The Unbreakable and Record-Setting Cincinnati Finalists

When Roger Federer and Novak Djokovic met in the Cincinnati final on Sunday, they represented a unique event in tennis history: Neither one had been broken.  Four matches each, no breaks of serve.

That’s not just a Masters-level record, it’s a first for the ATP tour, at least since 1991, the time span for which point-level stats are available.    That’s over 1500 tournaments, including nearly 200 Masters events.

It’s very rare to even come close.  Of the 195 Masters tournaments for which data is available, only four pairs of finalists entered the title match with three or fewer breaks.  Djokovic leads the pack: When he met Rafael Nadal in the 2011 Miami final, Nadal had been broken once, Djokovic not at all.  When Djokovic and Federer met in the 2007 Montreal final, each player had only been broken once.  The Miami achievement is particularly notable because each player had won five pre-final matches, compared to only four each in Cincinnati and Montreal.

Federer set some records on his own, as well.  By holding his serve against Djokovic, he made it through an entire Masters tournament without suffering a break.  That’s the first time it has ever happened at this level.  Eight other times the winner has only been broken once–twice that winner was Federer, including Cincinnati two years ago.  Ten additional times, the winner was only broken twice–and Roger is responsible for three of those.

At lower level tournaments, it’s somewhat more common–the winner of a non-Masters event has made it through without losing serve a total of 17 times.  Surprise, surprise: Two of those are Federer, at Doha in 2005 and Halle in 2008.  Four other men have done it twice: Andy Roddick, Joachim Johanssen, Richard Krajicek, and Ivan Ljubicic.  Milos Raonic did it earlier this year in Chennai.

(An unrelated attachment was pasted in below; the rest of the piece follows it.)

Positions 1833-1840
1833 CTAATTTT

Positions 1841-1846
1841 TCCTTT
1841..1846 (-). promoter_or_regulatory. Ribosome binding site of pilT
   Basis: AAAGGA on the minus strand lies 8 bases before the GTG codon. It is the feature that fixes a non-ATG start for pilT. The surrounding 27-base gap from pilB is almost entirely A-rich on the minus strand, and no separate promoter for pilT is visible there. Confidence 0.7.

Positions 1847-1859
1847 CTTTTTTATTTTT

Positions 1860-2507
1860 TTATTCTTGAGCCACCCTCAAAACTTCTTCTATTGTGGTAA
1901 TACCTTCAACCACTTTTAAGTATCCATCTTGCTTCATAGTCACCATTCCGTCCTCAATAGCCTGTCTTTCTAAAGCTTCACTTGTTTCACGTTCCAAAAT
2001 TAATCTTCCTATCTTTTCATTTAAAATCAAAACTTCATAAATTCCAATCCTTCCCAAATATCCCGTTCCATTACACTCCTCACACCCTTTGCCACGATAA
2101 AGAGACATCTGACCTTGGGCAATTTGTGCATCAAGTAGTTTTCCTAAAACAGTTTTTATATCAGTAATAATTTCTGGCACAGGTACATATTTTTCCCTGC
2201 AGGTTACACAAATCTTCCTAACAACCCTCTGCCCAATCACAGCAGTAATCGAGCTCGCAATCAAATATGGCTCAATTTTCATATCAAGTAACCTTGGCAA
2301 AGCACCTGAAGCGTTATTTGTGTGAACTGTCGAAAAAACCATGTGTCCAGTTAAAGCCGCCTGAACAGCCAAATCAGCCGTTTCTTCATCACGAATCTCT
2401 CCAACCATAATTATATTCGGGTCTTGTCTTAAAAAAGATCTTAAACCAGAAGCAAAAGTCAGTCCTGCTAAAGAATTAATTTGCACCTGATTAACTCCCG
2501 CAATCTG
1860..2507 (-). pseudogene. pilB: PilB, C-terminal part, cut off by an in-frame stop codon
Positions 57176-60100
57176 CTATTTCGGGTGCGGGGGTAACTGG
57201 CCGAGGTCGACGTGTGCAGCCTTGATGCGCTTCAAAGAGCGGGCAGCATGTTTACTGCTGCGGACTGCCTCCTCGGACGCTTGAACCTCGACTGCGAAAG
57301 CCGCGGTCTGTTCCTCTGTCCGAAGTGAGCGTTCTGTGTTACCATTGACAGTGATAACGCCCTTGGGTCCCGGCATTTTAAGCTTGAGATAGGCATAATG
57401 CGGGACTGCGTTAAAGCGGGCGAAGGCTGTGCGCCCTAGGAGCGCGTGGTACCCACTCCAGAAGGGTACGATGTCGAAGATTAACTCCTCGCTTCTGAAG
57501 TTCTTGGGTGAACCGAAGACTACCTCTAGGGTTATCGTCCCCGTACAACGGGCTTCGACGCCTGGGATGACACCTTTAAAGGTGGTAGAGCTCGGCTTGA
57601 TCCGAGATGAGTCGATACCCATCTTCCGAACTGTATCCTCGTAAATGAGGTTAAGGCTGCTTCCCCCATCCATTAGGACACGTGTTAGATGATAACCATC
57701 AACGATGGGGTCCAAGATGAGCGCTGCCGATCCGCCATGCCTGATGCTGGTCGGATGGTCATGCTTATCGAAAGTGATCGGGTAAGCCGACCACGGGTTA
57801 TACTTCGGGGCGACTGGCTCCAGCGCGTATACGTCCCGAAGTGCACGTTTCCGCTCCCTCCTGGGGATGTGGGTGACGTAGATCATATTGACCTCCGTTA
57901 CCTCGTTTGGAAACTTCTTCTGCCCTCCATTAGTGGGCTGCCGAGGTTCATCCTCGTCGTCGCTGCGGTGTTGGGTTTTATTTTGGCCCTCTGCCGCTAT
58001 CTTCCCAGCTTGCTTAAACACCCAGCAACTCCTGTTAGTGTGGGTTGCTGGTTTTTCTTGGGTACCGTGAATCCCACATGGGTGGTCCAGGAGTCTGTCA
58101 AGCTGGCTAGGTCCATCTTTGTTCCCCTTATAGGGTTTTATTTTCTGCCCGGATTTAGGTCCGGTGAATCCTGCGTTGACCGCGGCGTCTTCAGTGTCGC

Federer set at least one more record last week, and it might be the most impressive of all.  He only faced three break points all week–the lowest known total at a Masters tournament.  The previous record was four, set by Andre Agassi at the 2002 Madrid Masters.  Fed’s total in Cinci was only the 10th ever in single digits–and Roger is now responsible for four of those top ten results.

At lower-level events, Fed’s mark has been bettered a couple of times.  At the 2007 Memphis tournament, Tommy Haas claimed the trophy without facing a single break point.   At San Jose this year, Raonic faced only two break points, though Tobias Kamke converted one of them.  Two other players–Andy Murray at 2009 Queen’s Club and Roddick at Lyon in 2005–got through an event facing only three break points.

No breaks, and record-settingly few break points. If hard courts are truly becoming slower, it seems that someone forgot to tell Roger.

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